In the US, there is a huge jump in market share for smartphones running Android, from under 5% in the third quarter of 2009 to 28% at the end of the first quarter of 2010. In contrast, sales for the iPhone and other devices with Windows Mobile OS and Palm’s WebOS systems decreased during the same period. Blackberry devices, which run the RIM system, slowed down gaining just 1.3% although still maintaining its leadership in the market.

Sales for Android smartphones is predicted to continue to grow exponentially in the coming months. This is due to the fact that handset development behind the OS is robust and relatively faster than that of the iPhone and the Blackberry. The development of new applications for the Android is also growing at a faster rate compared to its competitors. If you are looking to join the bandwagon, here are the top Android smartphones released for 2010.

Google Nexus One

The Android OS is of course backed up by search giant Google. It is therefore not surprising for Google to release its own line of smartphones. Although manufactured by HTC, Nexus One is designed and branded by Google. It runs on a 1 GHz Qualcomm Snapdragon processor with 512 MB of RAM built-in. It includes 4GB of SD memory with a capacity of up to 32 GB. The 3.7” touch screen is wider than most phones in its class. It also includes a 5-megapixel camera. Among the features of Nexus One are voicemail transcriptions and GPS navigation via Google Maps with audible directions.

Sony Ericsson Xperia X10

The Xperia X10 is the first Android unit for Sony Ericsson. It also runs on a 1 GHz Snapdragon processor but is limited to 384 MB of RAM. It has a generous microSD memory of 8 GB, upgradeable to 16 GB. True to form with regards to Sony Ericsson’s adherence to developing camera phones, what excels for the Xperia X10 is its 8.1 megapixel camera with flash and video light. Even more, Sony Ericsson’s smile detection technology allows you to setup the Xperia to automatically snap a picture when your subjects smile.

Motorola Backflip

Known for their innovative design, Motorola again came up with a device that would have consumers flipping over in delight. The Motorola Backflip was released for the AT&T network and is the only unit with a full QWERTY keypad on the reverse side of the screen when the device is folded. Loaded with a 5 megapixel camera, the Backflip presents a unique option for consumers. One downside to the Backflip is that AT&T has blocked non-market apps, which is perceived to be a move that would undermine the expandability of what the phone can do. Preinstalled in the device is Motorola’s MOTOBLUR which integrates a person’s updates and messages from various social networking sites into a single streaming feed.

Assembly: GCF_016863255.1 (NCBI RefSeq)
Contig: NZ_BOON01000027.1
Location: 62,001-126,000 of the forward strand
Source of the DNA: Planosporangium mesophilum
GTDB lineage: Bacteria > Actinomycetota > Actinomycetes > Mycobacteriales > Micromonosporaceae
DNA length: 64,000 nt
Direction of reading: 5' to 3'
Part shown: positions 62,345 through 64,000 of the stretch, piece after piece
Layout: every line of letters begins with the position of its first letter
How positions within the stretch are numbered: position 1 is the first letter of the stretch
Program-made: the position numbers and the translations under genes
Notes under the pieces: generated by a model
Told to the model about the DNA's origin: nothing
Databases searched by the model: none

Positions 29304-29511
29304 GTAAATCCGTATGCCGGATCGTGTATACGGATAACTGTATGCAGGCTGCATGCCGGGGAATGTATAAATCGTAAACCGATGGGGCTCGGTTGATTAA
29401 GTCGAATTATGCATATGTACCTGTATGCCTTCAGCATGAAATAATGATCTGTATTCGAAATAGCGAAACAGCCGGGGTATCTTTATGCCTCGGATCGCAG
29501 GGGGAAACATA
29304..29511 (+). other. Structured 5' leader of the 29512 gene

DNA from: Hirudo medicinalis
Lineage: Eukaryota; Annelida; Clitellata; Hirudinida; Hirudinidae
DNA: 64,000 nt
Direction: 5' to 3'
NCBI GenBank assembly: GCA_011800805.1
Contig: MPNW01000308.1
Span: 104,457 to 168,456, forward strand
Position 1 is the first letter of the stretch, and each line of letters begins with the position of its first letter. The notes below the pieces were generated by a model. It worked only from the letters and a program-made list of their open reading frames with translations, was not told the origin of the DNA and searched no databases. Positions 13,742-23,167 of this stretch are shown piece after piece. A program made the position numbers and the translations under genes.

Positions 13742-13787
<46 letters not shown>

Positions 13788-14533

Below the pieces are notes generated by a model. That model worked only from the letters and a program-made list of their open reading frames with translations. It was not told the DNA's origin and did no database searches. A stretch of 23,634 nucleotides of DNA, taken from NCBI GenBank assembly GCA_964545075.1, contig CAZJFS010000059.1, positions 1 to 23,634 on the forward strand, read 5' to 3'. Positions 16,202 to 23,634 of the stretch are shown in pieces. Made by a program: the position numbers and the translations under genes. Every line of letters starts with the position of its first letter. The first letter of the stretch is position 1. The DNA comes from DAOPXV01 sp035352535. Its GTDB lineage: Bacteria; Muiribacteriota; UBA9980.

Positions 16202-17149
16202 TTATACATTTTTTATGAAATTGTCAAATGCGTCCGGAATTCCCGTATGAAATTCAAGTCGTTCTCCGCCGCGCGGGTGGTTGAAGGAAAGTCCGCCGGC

HTC Desire, Legend and Droid Incredible

Taiwan’s HTC is arguably the leading manufacturer of mobile devices geared towards the Android operating system. For 2010, HTC already released the Desire, Legend and the Droid Incredible. HTC Legend works on a 600 MHz processor and 384 MB of RAM, which are lower specs compared to the Desire and the Droid Incredible. The Desire has a slightly larger touch screen at 3.7”. The Droid Incredible boasts of an 8 megapixel camera. Despite the disparities, these mobile phones are functionally comparable to each other.

More smartphones are expected to be released in the last two quarters of 2010. As people eagerly await the release of the next generation of iPhones from Apple, Android-based devices are already in the pipeline with such HTC phones as the EVO 4G to be released by June 2010 and the HTC Wildfire set to be out in the market by the 3rd quarter of the year. Expect even more Androids to invade tech stores soon!

This Article is written by John C Arkin, contributor of PrintCountry News Articles.